Target Data Breach
Phil Coale/AP
By Jim Finkle
and David Henry

BOSTON and NEW YORK -- Hackers who attacked Target and compromised up to 40 million credit cards and debit cards also managed to steal encrypted personal identification numbers, according to a senior payments executive familiar with the situation.

One major U.S. bank fears that the thieves would be able to crack the encryption code and make fraudulent withdrawals from consumer bank accounts, said the executive, who spoke on the condition of anonymity because the data breach is still under investigation.

Target (TGT) spokeswoman Molly Snyder said "no unencrypted PIN data was accessed" and there was no evidence that PIN data has been "compromised." She confirmed that some "encrypted data" was stolen, but declined to say if that included encrypted PINs.

"We continue to have no reason to believe that PIN data, whether encrypted or unencrypted, was compromised. And we have not been made aware of any such issue in communications with financial institutions to date," Snyder said by email.
"We are very early in an ongoing forensic and criminal investigation."

The No. 3 U.S. retailer said last week that hackers stole data from as many as 40 million cards used at Target stores during the first three weeks of the holiday shopping season, making it the second-largest data breach in U.S. retail history.

Target hasn't said how its systems were compromised, though it described the operation as "sophisticated." The U.S. Secret Service and the Justice Department are investigating. Officials with both agencies have declined comment on the investigations.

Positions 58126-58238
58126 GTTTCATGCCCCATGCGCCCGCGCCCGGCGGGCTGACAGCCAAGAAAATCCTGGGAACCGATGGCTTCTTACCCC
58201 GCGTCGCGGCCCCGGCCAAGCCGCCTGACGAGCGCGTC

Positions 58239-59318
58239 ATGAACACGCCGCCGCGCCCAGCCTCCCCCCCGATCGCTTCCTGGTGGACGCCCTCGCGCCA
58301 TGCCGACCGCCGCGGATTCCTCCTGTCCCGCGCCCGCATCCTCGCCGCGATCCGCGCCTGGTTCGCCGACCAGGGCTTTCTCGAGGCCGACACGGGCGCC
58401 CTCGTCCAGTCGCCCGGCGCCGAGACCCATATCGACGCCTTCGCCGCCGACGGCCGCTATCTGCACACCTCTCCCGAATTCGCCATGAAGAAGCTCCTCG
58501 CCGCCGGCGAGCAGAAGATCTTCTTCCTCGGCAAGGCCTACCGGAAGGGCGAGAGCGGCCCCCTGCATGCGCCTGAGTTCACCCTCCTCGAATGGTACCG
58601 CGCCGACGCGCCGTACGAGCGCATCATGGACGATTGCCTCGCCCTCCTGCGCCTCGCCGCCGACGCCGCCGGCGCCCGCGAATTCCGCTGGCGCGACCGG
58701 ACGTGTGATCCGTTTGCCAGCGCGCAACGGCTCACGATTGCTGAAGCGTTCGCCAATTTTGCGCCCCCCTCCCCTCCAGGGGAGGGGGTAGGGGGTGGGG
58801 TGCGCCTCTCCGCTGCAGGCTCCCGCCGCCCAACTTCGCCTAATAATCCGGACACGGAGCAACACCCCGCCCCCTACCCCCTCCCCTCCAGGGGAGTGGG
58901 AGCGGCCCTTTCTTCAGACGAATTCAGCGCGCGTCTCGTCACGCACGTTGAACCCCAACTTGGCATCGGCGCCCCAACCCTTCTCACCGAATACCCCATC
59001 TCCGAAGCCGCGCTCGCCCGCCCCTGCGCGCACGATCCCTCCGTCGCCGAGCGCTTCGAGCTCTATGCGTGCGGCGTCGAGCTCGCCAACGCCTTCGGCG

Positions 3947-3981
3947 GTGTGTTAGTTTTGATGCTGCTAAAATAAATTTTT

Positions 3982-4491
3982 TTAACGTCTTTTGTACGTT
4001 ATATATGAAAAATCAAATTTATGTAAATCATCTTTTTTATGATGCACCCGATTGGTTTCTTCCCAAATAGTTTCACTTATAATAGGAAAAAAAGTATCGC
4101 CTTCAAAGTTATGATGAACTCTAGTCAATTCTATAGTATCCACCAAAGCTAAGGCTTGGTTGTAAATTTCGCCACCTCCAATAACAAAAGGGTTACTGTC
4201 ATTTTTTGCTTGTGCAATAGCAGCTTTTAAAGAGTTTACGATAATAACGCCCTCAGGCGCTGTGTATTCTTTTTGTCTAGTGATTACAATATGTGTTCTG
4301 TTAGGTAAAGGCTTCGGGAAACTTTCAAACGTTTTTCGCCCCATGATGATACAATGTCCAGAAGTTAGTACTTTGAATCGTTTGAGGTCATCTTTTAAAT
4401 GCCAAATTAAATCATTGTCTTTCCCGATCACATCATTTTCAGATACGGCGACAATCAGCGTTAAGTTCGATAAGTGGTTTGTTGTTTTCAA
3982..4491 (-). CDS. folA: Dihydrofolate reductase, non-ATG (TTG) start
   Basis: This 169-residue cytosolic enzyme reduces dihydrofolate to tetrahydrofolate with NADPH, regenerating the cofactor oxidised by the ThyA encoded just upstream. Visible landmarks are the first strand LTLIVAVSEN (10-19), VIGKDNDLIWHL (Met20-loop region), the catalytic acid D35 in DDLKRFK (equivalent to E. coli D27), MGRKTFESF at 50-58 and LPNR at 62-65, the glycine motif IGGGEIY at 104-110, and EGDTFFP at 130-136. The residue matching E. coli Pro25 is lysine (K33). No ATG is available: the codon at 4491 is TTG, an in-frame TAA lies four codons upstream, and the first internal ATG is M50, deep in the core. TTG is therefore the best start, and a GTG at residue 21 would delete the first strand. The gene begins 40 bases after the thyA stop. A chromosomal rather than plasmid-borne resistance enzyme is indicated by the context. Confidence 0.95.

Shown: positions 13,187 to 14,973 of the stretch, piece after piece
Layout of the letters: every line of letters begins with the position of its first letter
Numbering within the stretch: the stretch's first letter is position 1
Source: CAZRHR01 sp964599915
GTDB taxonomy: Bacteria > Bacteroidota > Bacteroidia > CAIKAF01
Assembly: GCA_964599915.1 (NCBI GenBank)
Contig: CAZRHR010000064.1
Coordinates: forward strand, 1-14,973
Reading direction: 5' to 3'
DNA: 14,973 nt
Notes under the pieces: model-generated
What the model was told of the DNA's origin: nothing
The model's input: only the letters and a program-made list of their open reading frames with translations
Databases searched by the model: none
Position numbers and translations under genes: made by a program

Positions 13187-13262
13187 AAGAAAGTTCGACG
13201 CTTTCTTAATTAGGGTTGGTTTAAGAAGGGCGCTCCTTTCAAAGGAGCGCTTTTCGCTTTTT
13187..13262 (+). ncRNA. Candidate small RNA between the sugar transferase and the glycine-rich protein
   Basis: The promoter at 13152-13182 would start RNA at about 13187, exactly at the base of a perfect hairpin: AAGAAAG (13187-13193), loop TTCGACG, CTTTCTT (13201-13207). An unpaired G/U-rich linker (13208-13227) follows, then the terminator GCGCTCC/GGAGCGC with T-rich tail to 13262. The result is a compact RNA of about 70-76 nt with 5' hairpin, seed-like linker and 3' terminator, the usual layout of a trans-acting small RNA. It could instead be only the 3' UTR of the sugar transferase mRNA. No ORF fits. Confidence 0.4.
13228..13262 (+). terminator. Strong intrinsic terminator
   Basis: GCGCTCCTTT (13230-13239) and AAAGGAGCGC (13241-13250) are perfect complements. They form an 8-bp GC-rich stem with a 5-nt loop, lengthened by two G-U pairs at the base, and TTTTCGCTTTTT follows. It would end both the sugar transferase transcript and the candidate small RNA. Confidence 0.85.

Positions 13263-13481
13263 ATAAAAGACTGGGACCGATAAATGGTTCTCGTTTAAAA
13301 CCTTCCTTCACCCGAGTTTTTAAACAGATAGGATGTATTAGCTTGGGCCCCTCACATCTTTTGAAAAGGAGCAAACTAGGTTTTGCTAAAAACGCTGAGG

The attack could end up costing hundreds of millions of dollars, but it is unclear so far who will bear the expense.

While bank customers are typically not liable for losses because of fraudulent activity on their credit and debit cards, JPMorgan Chase (JPM) and Santander Bank said they have lowered limits on how much cash customers can take out of teller machines and spend at stores.

The unprecedented move has led to complaints from consumer advocates about the inconvenience it caused from the late November Thanksgiving holiday into the run-up to Christmas. But sorting out account activity after a fraudulent withdrawal could take a lot more time and be worse for customers.

JPMorgan has said it was able to reduce inconvenience by giving customers new debit cards printed quickly at many of its branches, and by keeping branches open for extended hours. A Santander spokeswoman wasn't available for comment Tuesday.

Security experts said it is highly unusual for banks to reduce caps on withdrawals, and the move likely reflects worries that PINs have fallen into criminal hands, even if they are encrypted.

"That's a really extreme measure to take," said Avivah Litan, a Gartner analyst who specializes in cyber security and fraud detection. "They definitely found something in the data that showed there was something happening with cash withdrawals."

Breaking the Code

While the use of encryption codes may prevent amateur hackers from obtaining the digital keys to customer bank deposits, the concern is the coding can't stop the kind of sophisticated cyber criminal who was able to infiltrate Target for three weeks.

Daniel Clemens, CEO of Packet Ninjas, a cyber security consulting firm, said banks were prudent to lower debit card limits because they won't know for sure if Target's PIN encryption was infallible until the investigation is completed.

As an example of potential vulnerabilities in PIN encryption, Clemens said he once worked for a retailer who hired his firm to hack into its network to find security vulnerabilities. He was able to access the closely guarded digital "key" used to unscramble encrypted PINs, which he said surprised his client, who thought the data was secure.

In other cases, hackers can get PINs by using a tool known as a "RAM scraper," which captures the PINs while they are temporarily stored in memory, Clemens said.